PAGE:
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U.S. Tells IRA to Disband In Wake of Murder Offer

By Shawn Pogatchnik
Associated Press
Thursday, March 10, 2005; Page A16

BELFAST, March 9 -- The Bush administration told the Irish Republican Army on Wednesday that the outlawed paramilitary group should disband following its offer to shoot four men -- including two recently expelled members -- responsible for killing a Catholic civilian. It was the bluntest U.S. criticism of the IRA to date.

The call from the U.S. envoy to Northern Ireland, Mitchell Reiss, came a week ahead of St. Patrick's Day, when leaders of the IRA-affiliated Sinn Fein party won't be guests of the White House for the first time in a decade.

_____Special Report_____
Disarming Northern Ireland

Friday's Question:
It was not until the early 20th century that the Senate enacted rules allowing members to end filibusters and unlimited debate. How many votes were required to invoke cloture when the Senate first adopted the rule in 1917?
51
60
64
67


This year, the invitations are going to the five sisters of the IRA's most recent victim, Robert McCartney, a 33-year-old forklift operator and nightclub bouncer.

Political leaders throughout Ireland excoriated the IRA for offering to shoot McCartney's killers. Some said they initially thought it must be a sick joke. Irish Prime Minister Bertie Ahern said it dealt "a shock to the system."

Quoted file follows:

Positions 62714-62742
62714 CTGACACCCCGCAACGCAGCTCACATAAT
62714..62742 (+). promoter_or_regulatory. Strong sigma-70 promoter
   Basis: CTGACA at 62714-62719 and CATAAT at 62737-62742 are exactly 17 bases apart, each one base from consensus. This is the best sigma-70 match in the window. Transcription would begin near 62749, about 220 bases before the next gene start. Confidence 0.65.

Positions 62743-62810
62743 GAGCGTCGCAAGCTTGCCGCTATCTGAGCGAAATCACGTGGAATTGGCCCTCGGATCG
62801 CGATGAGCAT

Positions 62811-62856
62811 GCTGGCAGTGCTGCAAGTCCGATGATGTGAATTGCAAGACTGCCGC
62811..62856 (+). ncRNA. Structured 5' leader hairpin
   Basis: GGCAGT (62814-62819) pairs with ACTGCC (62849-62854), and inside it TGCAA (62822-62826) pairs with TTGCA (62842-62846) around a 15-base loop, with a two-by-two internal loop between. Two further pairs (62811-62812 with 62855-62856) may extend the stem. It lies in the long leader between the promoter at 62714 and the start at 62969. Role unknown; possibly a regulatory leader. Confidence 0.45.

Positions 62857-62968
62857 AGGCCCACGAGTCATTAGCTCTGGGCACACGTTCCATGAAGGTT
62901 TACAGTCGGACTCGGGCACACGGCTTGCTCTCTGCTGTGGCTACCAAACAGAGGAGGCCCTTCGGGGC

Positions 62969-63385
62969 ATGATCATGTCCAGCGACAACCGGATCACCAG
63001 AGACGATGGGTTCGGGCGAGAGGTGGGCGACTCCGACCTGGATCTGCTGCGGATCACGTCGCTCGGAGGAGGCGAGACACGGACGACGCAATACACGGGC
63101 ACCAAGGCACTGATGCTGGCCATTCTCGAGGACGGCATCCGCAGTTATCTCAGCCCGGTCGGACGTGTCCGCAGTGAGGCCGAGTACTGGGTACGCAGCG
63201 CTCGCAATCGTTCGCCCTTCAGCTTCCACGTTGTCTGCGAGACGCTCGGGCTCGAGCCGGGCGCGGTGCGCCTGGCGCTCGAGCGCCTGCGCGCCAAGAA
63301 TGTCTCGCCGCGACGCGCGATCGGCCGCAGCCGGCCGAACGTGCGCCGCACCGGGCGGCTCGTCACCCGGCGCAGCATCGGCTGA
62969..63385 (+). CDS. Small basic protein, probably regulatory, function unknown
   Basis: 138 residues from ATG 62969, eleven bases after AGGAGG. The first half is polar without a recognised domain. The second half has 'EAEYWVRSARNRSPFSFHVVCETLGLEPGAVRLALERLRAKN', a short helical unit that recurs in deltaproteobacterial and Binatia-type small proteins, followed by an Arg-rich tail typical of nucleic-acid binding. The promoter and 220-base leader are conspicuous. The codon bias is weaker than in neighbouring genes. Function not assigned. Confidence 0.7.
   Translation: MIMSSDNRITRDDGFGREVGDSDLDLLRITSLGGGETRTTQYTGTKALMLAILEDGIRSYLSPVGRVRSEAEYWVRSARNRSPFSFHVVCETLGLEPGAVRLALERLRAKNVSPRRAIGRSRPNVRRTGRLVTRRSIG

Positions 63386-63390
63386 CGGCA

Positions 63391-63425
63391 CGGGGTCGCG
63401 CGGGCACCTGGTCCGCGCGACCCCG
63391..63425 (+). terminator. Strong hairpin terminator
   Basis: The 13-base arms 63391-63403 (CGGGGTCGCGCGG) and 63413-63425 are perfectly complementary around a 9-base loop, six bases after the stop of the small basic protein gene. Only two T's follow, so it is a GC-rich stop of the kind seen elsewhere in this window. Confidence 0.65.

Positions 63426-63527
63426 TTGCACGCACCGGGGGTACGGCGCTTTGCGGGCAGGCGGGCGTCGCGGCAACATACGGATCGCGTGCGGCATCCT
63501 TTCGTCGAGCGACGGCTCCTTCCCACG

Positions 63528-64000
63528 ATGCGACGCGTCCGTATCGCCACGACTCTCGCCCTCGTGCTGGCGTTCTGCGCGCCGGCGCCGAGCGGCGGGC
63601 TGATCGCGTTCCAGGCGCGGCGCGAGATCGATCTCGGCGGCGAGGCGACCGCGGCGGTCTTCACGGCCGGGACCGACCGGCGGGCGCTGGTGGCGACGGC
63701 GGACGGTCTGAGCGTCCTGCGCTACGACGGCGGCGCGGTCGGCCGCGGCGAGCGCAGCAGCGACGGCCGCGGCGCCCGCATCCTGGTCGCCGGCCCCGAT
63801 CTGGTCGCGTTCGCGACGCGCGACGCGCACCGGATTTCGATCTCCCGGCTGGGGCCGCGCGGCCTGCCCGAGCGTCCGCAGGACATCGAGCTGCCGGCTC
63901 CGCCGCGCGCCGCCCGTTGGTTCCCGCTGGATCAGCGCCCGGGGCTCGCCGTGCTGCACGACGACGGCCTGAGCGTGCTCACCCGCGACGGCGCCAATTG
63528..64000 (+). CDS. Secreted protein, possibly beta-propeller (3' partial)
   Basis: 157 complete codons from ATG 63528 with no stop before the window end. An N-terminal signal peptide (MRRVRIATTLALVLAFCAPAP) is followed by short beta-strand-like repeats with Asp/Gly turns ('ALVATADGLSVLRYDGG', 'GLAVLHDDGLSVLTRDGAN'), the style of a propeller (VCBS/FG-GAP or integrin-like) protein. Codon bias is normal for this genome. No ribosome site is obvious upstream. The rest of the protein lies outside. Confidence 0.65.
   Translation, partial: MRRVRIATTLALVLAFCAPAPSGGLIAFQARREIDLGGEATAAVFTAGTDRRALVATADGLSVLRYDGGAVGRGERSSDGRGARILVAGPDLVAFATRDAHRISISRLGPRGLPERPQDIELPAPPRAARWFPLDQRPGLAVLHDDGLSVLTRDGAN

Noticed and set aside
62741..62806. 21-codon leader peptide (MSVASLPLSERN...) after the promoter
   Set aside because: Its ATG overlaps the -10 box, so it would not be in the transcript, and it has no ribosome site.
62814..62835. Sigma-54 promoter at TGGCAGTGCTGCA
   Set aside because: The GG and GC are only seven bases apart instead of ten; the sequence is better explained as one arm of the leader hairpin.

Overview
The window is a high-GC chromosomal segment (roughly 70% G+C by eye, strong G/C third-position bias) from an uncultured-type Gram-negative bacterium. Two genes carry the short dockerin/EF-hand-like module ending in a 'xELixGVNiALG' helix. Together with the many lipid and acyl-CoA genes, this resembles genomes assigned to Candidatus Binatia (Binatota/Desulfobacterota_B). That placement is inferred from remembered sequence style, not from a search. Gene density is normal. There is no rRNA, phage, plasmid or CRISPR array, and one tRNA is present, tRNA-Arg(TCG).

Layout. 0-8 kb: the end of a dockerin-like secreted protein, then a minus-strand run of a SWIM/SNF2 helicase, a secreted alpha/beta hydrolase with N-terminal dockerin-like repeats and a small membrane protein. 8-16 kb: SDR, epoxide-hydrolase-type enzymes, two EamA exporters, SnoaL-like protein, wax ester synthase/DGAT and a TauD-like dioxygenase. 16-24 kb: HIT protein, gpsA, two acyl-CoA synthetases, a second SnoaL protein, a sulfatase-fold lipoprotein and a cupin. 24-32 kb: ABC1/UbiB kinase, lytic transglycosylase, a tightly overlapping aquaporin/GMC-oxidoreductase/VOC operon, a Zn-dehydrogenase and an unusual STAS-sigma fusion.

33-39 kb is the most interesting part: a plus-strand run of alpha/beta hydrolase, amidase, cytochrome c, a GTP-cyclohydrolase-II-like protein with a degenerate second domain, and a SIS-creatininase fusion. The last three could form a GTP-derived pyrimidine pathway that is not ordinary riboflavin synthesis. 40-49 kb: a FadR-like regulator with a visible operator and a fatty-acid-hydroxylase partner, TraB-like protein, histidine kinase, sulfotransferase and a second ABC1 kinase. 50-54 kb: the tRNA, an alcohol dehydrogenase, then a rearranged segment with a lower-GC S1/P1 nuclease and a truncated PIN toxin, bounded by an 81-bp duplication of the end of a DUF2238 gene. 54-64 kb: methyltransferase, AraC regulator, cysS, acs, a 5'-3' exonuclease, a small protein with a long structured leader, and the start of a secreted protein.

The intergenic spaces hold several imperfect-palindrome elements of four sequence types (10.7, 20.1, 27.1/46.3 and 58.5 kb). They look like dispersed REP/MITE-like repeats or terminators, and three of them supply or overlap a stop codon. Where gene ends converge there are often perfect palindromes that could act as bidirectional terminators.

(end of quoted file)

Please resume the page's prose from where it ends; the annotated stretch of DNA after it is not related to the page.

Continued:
British Prime Minister Tony Blair said the IRA's rationale "frankly defies any description."

"It's time for the IRA to go out of business," Reiss said in an interview with the BBC. "And it's time for Sinn Fein to be able to say that explicitly, without ambiguity, without ambivalence, that criminality will not be tolerated."

Reiss questioned Sinn Fein's claim that most IRA activities -- including robbing banks and shooting petty criminals in the limbs -- shouldn't be considered crimes. He said Sinn Fein should begin cooperating with the Northern Ireland police, a mostly Protestant force that once suffered heavily from IRA attacks and today is being substantially reshaped with support from moderate Catholics.

McCartney was killed Jan. 30 in a brawl at a Belfast pub. By most accounts, the fight started after a friend of McCartney's made a crude comment to a table headed by a senior IRA figure. "Do you know who I am?" the figure thundered upon hearing the remark.

After the killing, the IRA men allegedly mopped up forensic evidence, stole tapes from a surveillance camera and warned more than 70 potential witnesses in the pub not to say anything to police -- or face the IRA's traditional death sentence for informers.

The IRA statement Tuesday night purported to offer the truth behind the killing, based on an internal investigation. It said IRA representatives twice met with members of McCartney's family and offered to shoot the men who attacked him. The family declined the offer.


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